OIB ATM sitrep Nov 11, 2016 pm

All,
 
OIB completed the “English Coast 02” mission today. 
 
It is always difficult to decide from Antarctic weather forecasts if we should launch a mission to a particular region. There are extremely few weather reporting stations and satellite images early in the morning, so we rely mostly on weather models of clouds and winds. Today was challenging as the forecast of particular wind directions and speeds in the English Coast region occurred over a slightly smaller zone than we hoped for.  This wind condition resulted in the east and west portions of our grid being more heavily clouded at lower levels than predicted.  
 
The flight lines were flown as planned, passing over the cloud tops as the CReSIS radars and gravity instrument can operate through clouds, and at lower altitudes lower when conditions were clear for the optical sensors. Clearing did occur over the central portion of the grid, allowing the optical sensors (ATM T6 wide scan lidar, DMS cameras, and the FLIR and CAMBOT cameras) to collect data in the clear weather sections of the mission. As the mission progressed and we moved downstream toward the ice shelf, the clearing regions grew larger, permitting the optical sensors to collect more data. We estimate that the ATM lidar acquired data over about 60% of the flight lines, with most of the optical data over the central section of the grid.
 
We plan to attempt another mission tomorrow, if the weather forecasting models predict acceptable conditions.
overall view of today’s mission
 
 
Some of the geographic features flown over today (reference SCAR Place Names)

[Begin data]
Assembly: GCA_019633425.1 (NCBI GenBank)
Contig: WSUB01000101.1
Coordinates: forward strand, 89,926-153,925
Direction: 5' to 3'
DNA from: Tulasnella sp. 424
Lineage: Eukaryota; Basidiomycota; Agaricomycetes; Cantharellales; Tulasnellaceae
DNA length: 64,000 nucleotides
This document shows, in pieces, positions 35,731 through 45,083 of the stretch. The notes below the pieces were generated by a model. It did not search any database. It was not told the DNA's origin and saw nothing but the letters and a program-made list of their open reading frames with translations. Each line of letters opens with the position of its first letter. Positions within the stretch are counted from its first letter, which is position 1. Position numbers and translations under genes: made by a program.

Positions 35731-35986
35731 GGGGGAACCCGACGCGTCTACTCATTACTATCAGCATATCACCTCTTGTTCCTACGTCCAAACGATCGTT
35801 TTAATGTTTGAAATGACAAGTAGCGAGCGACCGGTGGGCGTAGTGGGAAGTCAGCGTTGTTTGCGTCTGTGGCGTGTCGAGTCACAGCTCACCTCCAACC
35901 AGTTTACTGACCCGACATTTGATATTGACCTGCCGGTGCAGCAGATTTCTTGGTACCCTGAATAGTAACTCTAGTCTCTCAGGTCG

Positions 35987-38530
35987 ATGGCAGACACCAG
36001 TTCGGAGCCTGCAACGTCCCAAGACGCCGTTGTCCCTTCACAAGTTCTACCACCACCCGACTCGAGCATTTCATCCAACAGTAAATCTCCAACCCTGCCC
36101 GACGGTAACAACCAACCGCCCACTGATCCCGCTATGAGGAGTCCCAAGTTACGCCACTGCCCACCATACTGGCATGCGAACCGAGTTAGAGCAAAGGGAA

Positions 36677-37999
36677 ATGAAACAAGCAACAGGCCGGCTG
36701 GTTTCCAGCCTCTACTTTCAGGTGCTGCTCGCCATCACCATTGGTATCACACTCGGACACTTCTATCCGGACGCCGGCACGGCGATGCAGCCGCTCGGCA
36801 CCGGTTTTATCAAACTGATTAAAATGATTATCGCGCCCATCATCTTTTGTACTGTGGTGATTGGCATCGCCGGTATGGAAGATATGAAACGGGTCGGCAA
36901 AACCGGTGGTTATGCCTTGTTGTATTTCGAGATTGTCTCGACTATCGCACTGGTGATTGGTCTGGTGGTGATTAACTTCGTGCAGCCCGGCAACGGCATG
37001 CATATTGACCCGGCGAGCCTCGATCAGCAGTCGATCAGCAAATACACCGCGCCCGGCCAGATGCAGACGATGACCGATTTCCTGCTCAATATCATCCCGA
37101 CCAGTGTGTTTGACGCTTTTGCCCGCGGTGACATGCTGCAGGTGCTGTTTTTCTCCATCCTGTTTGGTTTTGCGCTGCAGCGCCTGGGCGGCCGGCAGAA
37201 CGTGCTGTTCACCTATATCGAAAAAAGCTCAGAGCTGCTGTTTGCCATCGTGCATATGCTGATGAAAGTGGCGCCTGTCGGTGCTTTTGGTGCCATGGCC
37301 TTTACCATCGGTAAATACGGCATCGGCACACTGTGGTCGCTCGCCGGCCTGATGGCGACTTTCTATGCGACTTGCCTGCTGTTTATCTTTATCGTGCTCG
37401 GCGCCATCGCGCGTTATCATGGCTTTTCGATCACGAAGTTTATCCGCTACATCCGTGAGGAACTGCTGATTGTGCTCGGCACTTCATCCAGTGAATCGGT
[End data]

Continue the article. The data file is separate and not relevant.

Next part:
English Coast
“That portion of the coast of Antarctica between the N tip of Rydberg Peninsula and Buttress Nunataks (west side of Palmer Land). This coast was discovered and explored in 1940, on land by F. Ronne and C.R. Eklund and from the air by other members of the East Base of the USAS, 1939-41. It was originally named Robert English Coast after Capt. Robert A.J. English, USN, Executive Secretary of the USAS, 1939-41, and formerly Captain of the Bear of Oakland on the ByrdAE, 1933-35. The name is shortened for the sake of brevity.”
 
Strange Ice Shelf 
“The ice shelf in Stange Sound, English Coast, bounded to the E by Spaatz Island, to the NW by Smyley Island, and to the W by fast ice in Carroll Inlet. Named in association with Stange Sound.”
 
Nikitin Glacvier
“A glacier flowing N into to Stange Sound, English Coast, eastward of Lidke Ice Stream and an unnamed intervening glacier. Named by the USSR Academy of Sciences (1987) after Afanasiy Nikitin (? – 1472), Russian traveler who documented a visit to India and Africa during the years 1466-72. Not: Lednik Afafnasija Nikitina”
 
Hill Glacier
“A broad glacier that drains the west-central part of Spaatz Island, at the south side of Ronne Entrance. Mapped by USGS from surveys and U.S. Navy aerial photographs, 1961-66. Named by US-ACAN for Lennie J. Hill, USGS Topographic Engineer, a member of the Marie Byrd Land Survey Party, 1967-68.”

 
Detailed view of the flight line grid.
 

The Antarctic Peninsula on our southbound flight line.
 

 
 
Crevasses and Clouds
 
 
The shadow from the overhead cloud on the ice shelf surface
 
 
 
 
Some open water at the shelf edge
 
Edge of the English Coast Ice Shelf
 
 
Edge of the English Cost Ice Shelf as we entered a section of clouds
 
 
Edge of the English Coast Ice Shelf
 
 
Some unusual patterns in the crevasse zone

 

 
 
 
ATM T6 wide scan elevation map of the Edge of the English Coast Ice Shelf, about 40 meters from high to low features.
 
 

 

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